This saying is biblical (from Proverbs chapter 29, verse 9); ancient (from around 960 BC); and expressed in the language of Middle Eastern "wisdom literature" (which is often deliberately stark in order to get its point across) - but the problem highlighted by the proverb is one which is easily recognised by many 21st century litigators. What do you do if you have a dispute with a troublesome and difficult opponent on the other side, who simply refuses to negotiate?
Choose your Battles
Very often, and sometimes to the surprise of their clients, litigation lawyers will advise clients to avoid court if at all possible. Litigating in court is expensive, stressful and takes things out of your control. The decision is taken out of your hands and instead left to a judge, who may reach an outcome that neither you nor your opponent are happy with.
There are a number of other options instead of Court, particularly for family law disputes. Mediation allows a couple to reach a decision themselves, but facilitated through the support and assistance of a qualified mediator - Morton Fraser can offer experienced family law mediators to help resolve such disputes. Round table meetings aim to achieve the same result, but with the couple negotiating in the same room, supported by their own solicitors. Arbitration is a new but growing area in family law, which enables the decision to be made by an arbitrator in an arrangement similar to a Court, but which has the benefits of privacy for the couple, allows them to set their own timetable, and also choose the decision-maker. There is then the traditional route of negotiation via solicitors, whether through correspondence or meetings.
Only a very small percentage of family law disputes go near a Court. A much small percentage of those go all the way to a completed Proof (a final hearing). Even when Court proceedings are running, there is always the possibility of settling the case along the way, through one or other of the options above.
Unfortunately, the chances of reaching a sensible, amicable solution are considerably less than if the person on the other side of the case seems fixated on causing problems and delays rather than working towards an outcome. In some cases, Court may simply be inevitable.
Given the benefits of reaching a negotiated solution, and the many disadvantages of Court, it may seen contradictory for lawyers (in some circumstances) to advise their clients not to delay with Court action. However, in some cases, that can be the best advice. If it is clear that negotiations are very unlikely to get anywhere, and the person on the other side is simply determined to delay, not produce the relevant documentation, and cause expense, just getting matters started at Court can be the only way to force co-operation and get matters progressed.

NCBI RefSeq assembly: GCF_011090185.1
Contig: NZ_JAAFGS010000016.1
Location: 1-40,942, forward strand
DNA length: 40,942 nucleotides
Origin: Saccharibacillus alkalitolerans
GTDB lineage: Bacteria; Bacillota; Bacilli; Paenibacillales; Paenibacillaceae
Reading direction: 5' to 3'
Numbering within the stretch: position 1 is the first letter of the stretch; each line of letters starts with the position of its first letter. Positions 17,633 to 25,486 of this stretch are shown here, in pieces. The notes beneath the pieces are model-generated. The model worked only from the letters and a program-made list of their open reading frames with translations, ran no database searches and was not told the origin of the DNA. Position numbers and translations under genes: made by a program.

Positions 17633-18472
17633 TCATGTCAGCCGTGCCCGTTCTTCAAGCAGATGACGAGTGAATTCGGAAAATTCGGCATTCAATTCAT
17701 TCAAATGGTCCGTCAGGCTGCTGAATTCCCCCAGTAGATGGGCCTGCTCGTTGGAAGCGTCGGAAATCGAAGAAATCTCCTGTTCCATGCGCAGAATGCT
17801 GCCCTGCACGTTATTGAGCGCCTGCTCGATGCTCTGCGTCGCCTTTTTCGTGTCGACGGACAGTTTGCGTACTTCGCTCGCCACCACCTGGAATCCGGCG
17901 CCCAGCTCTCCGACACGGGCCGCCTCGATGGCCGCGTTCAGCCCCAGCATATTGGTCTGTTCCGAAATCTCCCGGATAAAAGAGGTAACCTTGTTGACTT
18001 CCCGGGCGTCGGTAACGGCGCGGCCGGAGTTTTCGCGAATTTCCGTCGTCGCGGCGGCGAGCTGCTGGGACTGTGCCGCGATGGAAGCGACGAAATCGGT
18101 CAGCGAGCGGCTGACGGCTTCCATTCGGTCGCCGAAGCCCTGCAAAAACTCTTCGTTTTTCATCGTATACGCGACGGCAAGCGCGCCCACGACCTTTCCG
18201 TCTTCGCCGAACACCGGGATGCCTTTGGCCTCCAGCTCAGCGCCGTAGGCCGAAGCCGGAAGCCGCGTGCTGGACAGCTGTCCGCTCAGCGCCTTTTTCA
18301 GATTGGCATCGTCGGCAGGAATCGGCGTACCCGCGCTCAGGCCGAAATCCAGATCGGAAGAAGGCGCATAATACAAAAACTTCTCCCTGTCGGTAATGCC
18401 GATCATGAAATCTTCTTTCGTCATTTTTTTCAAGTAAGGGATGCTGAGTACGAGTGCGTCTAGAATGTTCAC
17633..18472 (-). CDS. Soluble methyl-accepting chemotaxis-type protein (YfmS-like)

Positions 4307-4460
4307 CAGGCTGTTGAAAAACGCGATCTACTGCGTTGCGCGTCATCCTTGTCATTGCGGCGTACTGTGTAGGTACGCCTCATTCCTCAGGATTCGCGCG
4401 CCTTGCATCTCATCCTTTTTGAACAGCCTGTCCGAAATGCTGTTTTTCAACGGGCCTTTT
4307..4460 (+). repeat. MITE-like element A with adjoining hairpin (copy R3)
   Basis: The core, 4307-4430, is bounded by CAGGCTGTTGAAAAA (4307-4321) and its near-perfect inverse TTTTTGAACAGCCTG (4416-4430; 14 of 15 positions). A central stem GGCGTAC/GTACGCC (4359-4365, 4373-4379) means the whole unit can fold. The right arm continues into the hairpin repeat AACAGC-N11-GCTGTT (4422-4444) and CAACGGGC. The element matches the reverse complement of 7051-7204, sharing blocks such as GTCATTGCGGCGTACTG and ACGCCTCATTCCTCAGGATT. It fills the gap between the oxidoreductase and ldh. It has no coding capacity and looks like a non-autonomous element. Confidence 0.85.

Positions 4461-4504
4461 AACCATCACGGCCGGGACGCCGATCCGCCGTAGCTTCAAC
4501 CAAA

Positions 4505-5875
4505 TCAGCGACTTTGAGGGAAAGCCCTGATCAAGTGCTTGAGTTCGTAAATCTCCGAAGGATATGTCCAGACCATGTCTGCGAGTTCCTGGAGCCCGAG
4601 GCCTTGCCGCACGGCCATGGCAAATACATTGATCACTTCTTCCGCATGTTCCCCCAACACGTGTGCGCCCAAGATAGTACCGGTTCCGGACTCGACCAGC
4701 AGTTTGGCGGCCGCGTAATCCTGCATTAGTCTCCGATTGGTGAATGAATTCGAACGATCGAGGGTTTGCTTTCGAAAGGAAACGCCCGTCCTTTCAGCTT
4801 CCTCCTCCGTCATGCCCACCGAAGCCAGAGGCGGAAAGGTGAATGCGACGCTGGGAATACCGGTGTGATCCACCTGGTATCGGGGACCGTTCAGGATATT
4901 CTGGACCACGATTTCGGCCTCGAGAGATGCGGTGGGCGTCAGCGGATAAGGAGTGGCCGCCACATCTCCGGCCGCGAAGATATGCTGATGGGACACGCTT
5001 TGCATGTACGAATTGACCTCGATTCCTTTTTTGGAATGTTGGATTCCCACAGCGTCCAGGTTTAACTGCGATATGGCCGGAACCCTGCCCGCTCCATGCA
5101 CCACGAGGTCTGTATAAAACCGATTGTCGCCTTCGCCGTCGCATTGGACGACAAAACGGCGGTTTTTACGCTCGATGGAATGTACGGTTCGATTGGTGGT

It can be very difficult to make the call as to when starting Court proceedings early will be the most efficient route for saving expense and stress, and when it might still be possible to reach an out-of-Court solution. That is when it is essential to benefit from the experience of a solicitor who has seen similar situations many times before.
Don’t "rage and scoff"
As the proverb suggests, bad litigants will often try to take up a lot of time, energy and money, throwing about accusations, mud-slinging and doing anything other than focusing on the actual issues to be determined. In family law cases, this can sometimes take the form of very personalised, angry letters, full of threats and unnecessary detail, which seem designed to inflame the situation between the couple rather than move towards any kind of resolution.
The natural instinct of the client receiving such a letter is to want to respond in kind - to refute every fact perceived to be incorrect, pay back every threat with a similar one, and set out their own, misrepresented, side of the story. However temporarily satisfying such a response would be, it is not one that I would recommend to my clients. The ultimate aim of any litigation needs to be kept in mind, which is getting to a satisfactory solution with the least possible expense. This will often mean that a response to a lengthy diatribe might need to be a bland, neutral and short paragraph, aimed at de-escalating tension.
None of the above, unfortunately, means that dealing with a "bad litigant" will be a pleasant, or cheap, experience but whether in the 10th Century BC, or the 21st Century AD, there are still steps that you can take to minimise the accompanying stress.